05/01/2006 11:00PM

You can just call him 'Derby favorite'


TUCSON, Ariz. - Biff Lowry lives, and swims, and still writes about racing, all good news for those who follow the American racehorse, regardless of breed. It is particularly good news for those following the Derby hopeful Brother Derek.

The Lowry name has been tied to racing journalism in Southern California for decades, first through Paul Sr., the longtime racing writer of the Los Angeles Times, and then through Biff, his son, who toiled in major publicity and managerial roles at tracks from coast to coast.

Biff retired a few years ago, and he and his wife, Katye, live in the Mormon enclave of St. George, Utah. From there he wrote an engaging book on the history of Hollywood Park, and emerged from time to time to set senior swimming records in competition around North America.

Last week he resurfaced, with a fascinating tale about Saturday's Mormon hope in Louisville. The story made it clear that Lowry has lost none of his magic touch with the keys.

Tens of thousands of words have been written about Brother Derek, and countless thousands more will be written this week, but until I read Biff's account in the little St. George Spectrum, I knew few of the facts of the colt's naming and Mormon connections.

"Most likely," Biff began his narrative, "there haven't been very many - if any - race horses named after missionaries of the Church of Jesus Christ of Latter Day Saints. It's a certainty that there hasn't been a Kentucky Derby favorite named after a Mormon missionary. Until now."

Biff noted that Swaps, the 1955 Derby winner, was owned and trained by a couple of one-time Latter Day Saint missionaries, Rex Ellsworth and Meshach Tenney. But Swaps, he wrote, wasn't named for a missionary.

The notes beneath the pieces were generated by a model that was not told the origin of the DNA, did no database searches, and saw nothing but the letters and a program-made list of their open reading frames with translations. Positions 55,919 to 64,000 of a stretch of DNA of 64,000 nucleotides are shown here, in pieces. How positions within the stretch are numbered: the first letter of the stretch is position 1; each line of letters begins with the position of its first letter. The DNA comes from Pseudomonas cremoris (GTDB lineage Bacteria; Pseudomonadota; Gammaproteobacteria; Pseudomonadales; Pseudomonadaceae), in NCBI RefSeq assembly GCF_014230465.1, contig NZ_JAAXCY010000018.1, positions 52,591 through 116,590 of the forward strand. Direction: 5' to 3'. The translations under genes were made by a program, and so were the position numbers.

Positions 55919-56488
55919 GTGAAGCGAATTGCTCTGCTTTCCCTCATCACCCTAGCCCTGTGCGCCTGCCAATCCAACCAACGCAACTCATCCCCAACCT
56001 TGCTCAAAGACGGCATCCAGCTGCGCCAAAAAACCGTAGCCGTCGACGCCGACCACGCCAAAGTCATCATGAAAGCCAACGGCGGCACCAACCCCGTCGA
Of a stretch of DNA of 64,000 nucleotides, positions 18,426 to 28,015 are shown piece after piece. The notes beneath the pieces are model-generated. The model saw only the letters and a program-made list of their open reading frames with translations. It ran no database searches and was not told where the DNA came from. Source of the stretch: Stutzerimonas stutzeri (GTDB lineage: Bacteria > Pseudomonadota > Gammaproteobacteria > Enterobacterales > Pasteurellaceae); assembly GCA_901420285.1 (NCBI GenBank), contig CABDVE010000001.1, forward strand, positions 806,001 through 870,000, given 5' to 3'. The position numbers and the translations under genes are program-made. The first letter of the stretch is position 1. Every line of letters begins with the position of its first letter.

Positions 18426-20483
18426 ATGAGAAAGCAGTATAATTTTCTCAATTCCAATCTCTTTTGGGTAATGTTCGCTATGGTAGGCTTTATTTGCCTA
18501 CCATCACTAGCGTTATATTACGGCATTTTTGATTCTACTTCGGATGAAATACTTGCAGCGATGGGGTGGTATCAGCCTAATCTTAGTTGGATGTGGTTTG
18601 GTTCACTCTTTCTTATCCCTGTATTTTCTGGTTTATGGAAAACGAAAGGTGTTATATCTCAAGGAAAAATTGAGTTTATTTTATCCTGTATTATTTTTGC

Brother Derek was, for Elder Derek Tillotson, a Mormon missionary currently serving a two-year tour of duty in Armenia. Elder Tillotson's father is a Salt Lake City businessman named Craig Tillotson, who owns a home in the St. George area. Tillotson and his trainer, John Brocklebank, are successful pinhookers, Tillotson bankrolling the operation, Brocklebank buying the yearlings and breaking and training them, and the pair reselling them as 2-year-olds at Pomona.

Brocklebank bought Brother Derek for Tillotson in Kentucky, where he was consigned as a yearling by Mary Caldwell, widow of famed auctioneer Tom Caldwell. He paid $150,000 for the colt, and named him for his partner's son, Elder Derek Tillotson.

"Derek is such a neat kid," Brocklebank said, "and I thought this horse had so much potential, that it just seemed like the right name for the colt. I'm Catholic, but I'm totally impressed with Latter Day Saint missionaries taking two years out of their lives to serve."

Brother Derek, the horse, has inspired the naming of another Brocklebank trainee. Craig Tillotson's 4-year-old grandson, River Knight, was at the Brocklebank barn one day and Brother Derek was playfully nipping at him. That night, young River's mother heard River praying, asking the Lord to bless Brother Derek. She asked River if he was praying for his uncle in Armenia. He said no, he was praying for his pal the horse. Brocklebank heard about the prayer.

"So I named a really nice filly we had River's Prayer," he said. "She turned out to be one of the leading 2-year-old fillies in California last year."

The rest of the story you know. Brother Derek popped some eyes in training at 2, so much so that trainer Dan Hendricks got Cecil Peacock to pay $275,000 for him.

So on Saturday, the colt conceived in California, foaled and raised on the auctioneering Caldwells' Gavel Ranch in Oregon, sold as a yearling in Kentucky, initially schooled and trained in Utah, resold in California, and named for a missionary now in Armenia, tries for Thoroughbred racing's greatest prize in Louisville.

There is one final Mormon twist, Biff Lowry wrote, to the Brother Derek story. The colt has a problem with his feet, which don't take too kindly to nails. So Ben Craft, who also served a Mormon mission, glues his shoes on for racing and removes them afterwards. Craft is a grandson of Rex Ellsworth, the best-known Morman horseman of them all.

The real Brother Derek, cloistered in his mission around 3 a.m. Armenian time Sunday morning, won't see the Derby. In his place the Crafts, the Caldwells, the Tillotsons, and the Brocklebanks will be rooting wildly for the good Brother's namesake.

Brother Derek, the missionary, will be home in six months, just in time, Lowry writes, for the Breeders' Cup Classic, also at Churchill, on Nov. 4.

Meanwhile, praise the Lord, water those Derby roses, and let those saints keep marching in on Saturday.